Definitely Dotty by Charlotte Bennie

Often, I am totally bamboozled by what the general public considers to be disabled accessible. Yes, I know, I have gone on, and on, about inaccessible toilets, but there’s a lot more to this. After all, you can only spend so much time in a cludgie. 

Take our local secondary school. On one wall, beside a totie button, is a sign in braille. Reading, in jumbo bumpons, “Press”. Some folk, noticing this, must think how inclusive our education authority is. Think again. Properly, this time. This sign is attached to a large building; containing classrooms, Art studios, a staffroom, offices for the Heidie and other staff plus several toilets. Oh yes, and much of the building is rough cast. So, can someone explain how a blinkie, without sighted assistance would find this sign? Accessible? I don’t think so. Thoughtful? Not at all. But it ticks a box and hasn’t cost the system very much.
This building can be reached by several paths, two of which involve using flights of shallow steps; irregular with broad treads. Unless you are a member of the Ministry for Silly Walks you will take two or three steps before teetering on a step’s edge. Years ago, when her daughter was in first year, a visually impaired friend attended a Parents’ Meeting. And suggested life for many people would be much less dangerous if tactile slabs and bannisters were added to these. Her wee lassie is now a merit wumman with weans of her own. As for the tactiles and hand rails?It’s just as well she didn’t hold her breath.
This well intentioned wooliness is everywhere. The Scottish Parliament has been trumpeting about banning Pavement Parking for, gosh, even longer than Brexit. All very commendable, banning vehicles from parking on pavements. But why stop there? What about wheelie bins? A frames? Men at Work signs? Not to mention vast bahoochies bending down to peer into shop windows. As far as I can tell, none of these gets a mention. Not even a suggestion such impedimenta could be removed from pavements under a certain width.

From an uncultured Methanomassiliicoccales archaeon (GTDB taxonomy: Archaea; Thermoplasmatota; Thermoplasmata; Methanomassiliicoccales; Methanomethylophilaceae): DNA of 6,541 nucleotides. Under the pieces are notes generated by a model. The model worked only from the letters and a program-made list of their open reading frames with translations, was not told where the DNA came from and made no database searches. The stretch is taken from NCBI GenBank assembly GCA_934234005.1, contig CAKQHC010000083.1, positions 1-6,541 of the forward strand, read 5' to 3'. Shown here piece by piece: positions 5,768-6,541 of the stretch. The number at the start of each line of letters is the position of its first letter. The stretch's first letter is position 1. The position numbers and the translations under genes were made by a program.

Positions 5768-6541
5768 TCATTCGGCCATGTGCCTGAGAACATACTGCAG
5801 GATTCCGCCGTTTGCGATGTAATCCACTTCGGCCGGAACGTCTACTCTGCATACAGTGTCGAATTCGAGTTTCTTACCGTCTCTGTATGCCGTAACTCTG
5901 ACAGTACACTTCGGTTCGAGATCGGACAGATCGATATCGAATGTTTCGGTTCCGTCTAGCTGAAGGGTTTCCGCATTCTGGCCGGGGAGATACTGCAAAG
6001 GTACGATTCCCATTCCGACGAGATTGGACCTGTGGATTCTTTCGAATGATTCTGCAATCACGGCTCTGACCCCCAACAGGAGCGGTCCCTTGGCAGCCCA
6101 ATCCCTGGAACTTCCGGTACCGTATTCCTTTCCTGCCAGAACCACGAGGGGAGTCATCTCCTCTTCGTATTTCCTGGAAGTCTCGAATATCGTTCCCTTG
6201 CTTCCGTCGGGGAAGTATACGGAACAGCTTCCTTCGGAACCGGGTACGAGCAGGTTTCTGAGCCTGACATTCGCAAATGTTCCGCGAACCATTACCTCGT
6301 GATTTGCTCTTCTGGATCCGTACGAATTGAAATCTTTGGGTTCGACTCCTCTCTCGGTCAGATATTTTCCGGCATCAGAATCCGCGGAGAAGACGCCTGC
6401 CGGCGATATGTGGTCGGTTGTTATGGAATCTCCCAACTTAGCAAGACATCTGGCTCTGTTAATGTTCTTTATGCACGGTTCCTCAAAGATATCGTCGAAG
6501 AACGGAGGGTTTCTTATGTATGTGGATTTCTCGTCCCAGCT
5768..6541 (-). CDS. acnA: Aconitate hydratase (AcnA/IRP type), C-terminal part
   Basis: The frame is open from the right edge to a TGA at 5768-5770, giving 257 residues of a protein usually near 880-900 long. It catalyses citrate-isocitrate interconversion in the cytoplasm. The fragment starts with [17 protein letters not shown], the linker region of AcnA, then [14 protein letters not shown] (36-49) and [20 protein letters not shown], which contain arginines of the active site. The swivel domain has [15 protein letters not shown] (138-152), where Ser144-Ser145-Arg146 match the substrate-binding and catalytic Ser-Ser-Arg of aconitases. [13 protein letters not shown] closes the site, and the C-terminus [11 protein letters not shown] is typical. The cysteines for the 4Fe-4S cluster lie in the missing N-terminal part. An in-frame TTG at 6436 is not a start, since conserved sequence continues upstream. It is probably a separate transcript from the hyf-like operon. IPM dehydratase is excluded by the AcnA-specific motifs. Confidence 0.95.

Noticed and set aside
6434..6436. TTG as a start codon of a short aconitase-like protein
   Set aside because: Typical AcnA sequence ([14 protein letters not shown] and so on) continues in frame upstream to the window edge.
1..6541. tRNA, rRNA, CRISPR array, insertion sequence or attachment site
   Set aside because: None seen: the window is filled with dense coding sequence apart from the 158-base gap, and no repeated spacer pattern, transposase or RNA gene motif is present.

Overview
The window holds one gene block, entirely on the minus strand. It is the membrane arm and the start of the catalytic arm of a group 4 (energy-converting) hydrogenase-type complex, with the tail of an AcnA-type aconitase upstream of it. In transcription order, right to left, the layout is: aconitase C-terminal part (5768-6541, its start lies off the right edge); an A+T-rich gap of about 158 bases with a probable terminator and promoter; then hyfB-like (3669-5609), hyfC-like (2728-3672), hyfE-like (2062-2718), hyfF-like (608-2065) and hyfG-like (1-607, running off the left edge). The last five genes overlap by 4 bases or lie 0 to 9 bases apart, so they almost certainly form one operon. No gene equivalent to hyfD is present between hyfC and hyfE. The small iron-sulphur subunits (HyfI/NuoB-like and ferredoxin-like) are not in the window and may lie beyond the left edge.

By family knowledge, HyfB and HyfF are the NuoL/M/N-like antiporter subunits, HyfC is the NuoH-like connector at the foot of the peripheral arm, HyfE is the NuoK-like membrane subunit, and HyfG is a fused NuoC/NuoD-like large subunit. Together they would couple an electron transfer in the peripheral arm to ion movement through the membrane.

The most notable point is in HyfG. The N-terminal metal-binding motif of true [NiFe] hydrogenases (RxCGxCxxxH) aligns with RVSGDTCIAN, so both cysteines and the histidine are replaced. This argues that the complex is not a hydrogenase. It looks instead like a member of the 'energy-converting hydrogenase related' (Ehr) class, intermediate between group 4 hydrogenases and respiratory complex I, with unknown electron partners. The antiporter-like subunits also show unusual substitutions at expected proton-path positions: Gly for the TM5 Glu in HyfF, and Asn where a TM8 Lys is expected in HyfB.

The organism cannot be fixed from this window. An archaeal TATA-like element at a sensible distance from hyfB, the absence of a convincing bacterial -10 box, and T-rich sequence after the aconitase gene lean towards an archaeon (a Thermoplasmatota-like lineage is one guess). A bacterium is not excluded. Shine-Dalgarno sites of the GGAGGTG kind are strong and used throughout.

Recently, I had to tackle the mobile bank van again. And, no, I couldn’t have achieved my task over the internet. For a start, I’d gathered up some obsolete notes; the ones which feel like real money but don’t have any bumpy bits to identify them. Not that that is a problem, just use an app such as Be My Eyes or Seeing AI, And, I needed a cheque book. Yes, I still use such a thing. Apart from paying bills, none of my cyber savvy nephews has ever refused a birthday cheque yet. However, since our proper bank moved to Stranraer, delivery of a cheque book has been a problem. Last time, they posted me one for a different account. This time, they just didn’t bother.
So,there we were, on a hot Friday morning, in the queue awaiting the van. Quite a long queue, Quite an age range too. The van Had pirouetted about the car park, beeping and now stood there, locked, various bumps and thumps emanating from within. Which is when my Husband saw it. A braille notice. All dusty. On the back of the van.
“What’s that say, then?”
“What?” I replied.
“The braille stuff. There’s a big wodge of it.”
“On the van. I’ll take you over to it.”
At the expense of relatively clean digits, I spent a few minutes deciphering a chunk of braille. Which contained a spelling mistake. The gist of this was an offer that anyone requiring help could press a button.
Dusting my paws I resumed my place in the queue, while the other folk gasped, or clapped or did both.
“That’s great, eh? Them putting that there for ye,” opined the wee wifie next to me.
“Not really,” said I, “That’s a big van. How is anyone who cannae see supposed to find that?”
A long silence. Then, from the queue came a collective snort as collective realisation dawned.
The wee wifie piped up again, “And, onywey, hen, where’s the blessed button?”
The van was scanned by everybody who could do so. No one, not even my Guide Dog, could find the
Help button.
Eventually, I reached the top of the queue. Climbed into the van, negotiating the rickety, narrow steps, clutching the equally shoogly handrail.
All completed, the lassie asked me if I had any feedback anent my visit. This was my chance. Belated apologies for holding up the queue while I harangued the staff about the idiocy of providing braille it was unlikely any blinkie would ever find, while making entering their van something akin to scaling the north Face of the Eiger.
It was only when back out in the fresh air I realised I still didn’t have a clue where that Help button was. I had been so busy fulminating about missing cheque books and precarious access, I had forgotten all about that.
Strewth! Another visit to the bank van is now inevitable.


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